Running is a popular past time and excellent exercise for people who love to push their limits, live a healthy lifestyle, and get fresh air.
Going for a jog sounds similar to what dogs love to do! Exploring new neighborhoods, smelling pawesome scents, and lapping up everything about the great outdoors are activities the average canine lives for.
Many pet parents love to bring their dogs running and “dogging”! But before you invite Hank along to hit the trail, there are a few important factors to know.
Is running or "dogging" safe for dogs? Read on for information to help you make the decision about whether to bring your pooch along for a run.
*Runner’s tip: Always bring along enough water for both you and your dog. Hydration is extremely essential!
Not all dogs are cut out for the wonderful world of running and "dogging." Right away, it is crucial to rule out any brachycephalic breed. These dogs have nasal passages and respiratory tracts that are not built for extended periods of physical exercise. With their smushed-in noses, they overheat quickly. Pugs, Pekingese, Bulldogs, and even Boxers should not be taken on long runs. Running just isn’t safe for these breeds.
Dogs cut out for running include Border Collies, Dalmatians, Siberian Huskies, and Australian Shepherds. Take a look at our guide for some of the best dog breeds for running.
Determining whether running or "dogging" is safe for dogs, also comes down to age.
- Young dogs should not be taken along on your daily jog because their bones and joints have not fully formed. Starting them off in the world of running can be detrimental, with life-long effects. Have your veterinarian give you the A-okay before you start training your dog to run.
- Remember, if your dog is a large to giant breed, they develop more slowly. Don’t rush the running with dogs like Great Danes, for example.
- Senior dogs will need special consideration as running partners, too. If your furry jogging partner has been your running sidekick for years, they may be in fine shape. But remember, with age, conditions like arthritis become a factor. Stamina is key, too. If your faithful dog is slowing down, it may be time to make the outings walks instead of runs.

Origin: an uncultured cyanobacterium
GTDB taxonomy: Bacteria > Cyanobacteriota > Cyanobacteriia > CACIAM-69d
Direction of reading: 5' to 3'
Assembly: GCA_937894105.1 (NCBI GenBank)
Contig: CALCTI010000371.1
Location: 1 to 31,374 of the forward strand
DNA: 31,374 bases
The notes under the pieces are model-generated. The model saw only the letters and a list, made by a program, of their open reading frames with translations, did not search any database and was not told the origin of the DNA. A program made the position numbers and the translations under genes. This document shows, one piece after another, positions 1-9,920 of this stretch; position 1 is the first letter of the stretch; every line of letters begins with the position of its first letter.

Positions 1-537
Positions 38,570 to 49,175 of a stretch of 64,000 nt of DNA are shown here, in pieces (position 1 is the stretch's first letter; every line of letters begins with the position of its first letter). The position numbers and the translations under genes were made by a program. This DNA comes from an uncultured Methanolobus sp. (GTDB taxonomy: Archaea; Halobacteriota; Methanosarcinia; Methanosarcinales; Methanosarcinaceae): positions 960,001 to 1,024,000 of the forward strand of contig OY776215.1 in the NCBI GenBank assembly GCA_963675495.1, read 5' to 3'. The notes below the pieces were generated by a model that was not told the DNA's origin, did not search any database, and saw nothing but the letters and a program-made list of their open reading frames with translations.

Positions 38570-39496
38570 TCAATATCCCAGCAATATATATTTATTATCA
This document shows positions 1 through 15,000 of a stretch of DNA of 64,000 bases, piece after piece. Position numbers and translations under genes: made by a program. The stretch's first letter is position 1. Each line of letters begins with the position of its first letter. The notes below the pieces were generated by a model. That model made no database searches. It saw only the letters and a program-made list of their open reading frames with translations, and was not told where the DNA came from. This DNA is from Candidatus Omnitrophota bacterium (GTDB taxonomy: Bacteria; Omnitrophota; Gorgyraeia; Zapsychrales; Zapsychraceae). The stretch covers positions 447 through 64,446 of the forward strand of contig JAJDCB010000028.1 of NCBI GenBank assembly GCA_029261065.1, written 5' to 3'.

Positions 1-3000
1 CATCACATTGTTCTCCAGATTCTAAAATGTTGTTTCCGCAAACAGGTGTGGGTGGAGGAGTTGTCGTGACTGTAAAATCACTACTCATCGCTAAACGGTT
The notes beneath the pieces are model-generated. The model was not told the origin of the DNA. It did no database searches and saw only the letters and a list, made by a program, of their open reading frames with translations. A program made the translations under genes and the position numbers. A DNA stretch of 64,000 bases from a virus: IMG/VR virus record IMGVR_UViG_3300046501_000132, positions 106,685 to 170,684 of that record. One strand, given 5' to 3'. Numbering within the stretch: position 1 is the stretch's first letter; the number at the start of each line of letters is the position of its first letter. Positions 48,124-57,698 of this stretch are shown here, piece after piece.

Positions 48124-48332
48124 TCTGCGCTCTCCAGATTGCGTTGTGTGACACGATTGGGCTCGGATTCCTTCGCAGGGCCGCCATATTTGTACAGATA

Physical checkup: The first thing to start with is a trip to the veterinarian to make sure your dog is ready to run. Get your dog the “all clear” to ensure that they are in fine form for running. Often, joint issues or hip problems are not apparent. The veterinarian will rule health conditions like that out, giving you the okay to bring your dog along.
Total training: Just as humans do, dogs need to build up their stamina when it comes to "dogging" and running. You may be a seasoned runner, but if your friendly four-legger is not, training is in order before any long runs are taken. Start with short runs and work towards a longer distance each time.
Weather watch: Always be mindful of the weather when running. If you are finding the heat a lot to handle, your dog is most likely minding it even more. Don’t run with your dog on hot pavement, or you risk burning their paw pads. Don’t take your dog for a run on a hot day. Instead, go for an early morning jog on a shady trail. As for winter running, remember to protect their feet from the ice, salt, and road de-icers by using a musher’s wax or booties.
Location, location: Running on a sandy beach is fun, but be mindful of the hot sand on your pupster’s paws. The same can be said for pavement, as mentioned above. Pavement can also be impactful on your dog’s entire body. A nice trail run or a jog through a field are ideal spots.
Socialization is safe: To keep your dog and others around you safe, make sure that socialization is a regular part of their day. Dog training is essential for every pooch, as are meet and greet sessions at the park so that Hank is a happy hound in every environment.
Mealtime matters: Don’t feed your pupster right before a run. A meal a couple of hours before the exercise session is ideal. Your dog’s stomach needs to settle or discomfort, and even vomiting may be in the picture.
Ready to take your pupster "dogging"? It’s a safe and enjoyable activity for dogs built for the sport as long as you remember a few important points!
Keep your dog’s safety at the forefront of your run and always be aware of their body language. If they start lagging behind, want to sit, or look fatigued, it’s time to stop for a rest. Your dog will have limits, after all, and it is never safe to push them beyond their abilities.
That's all for now!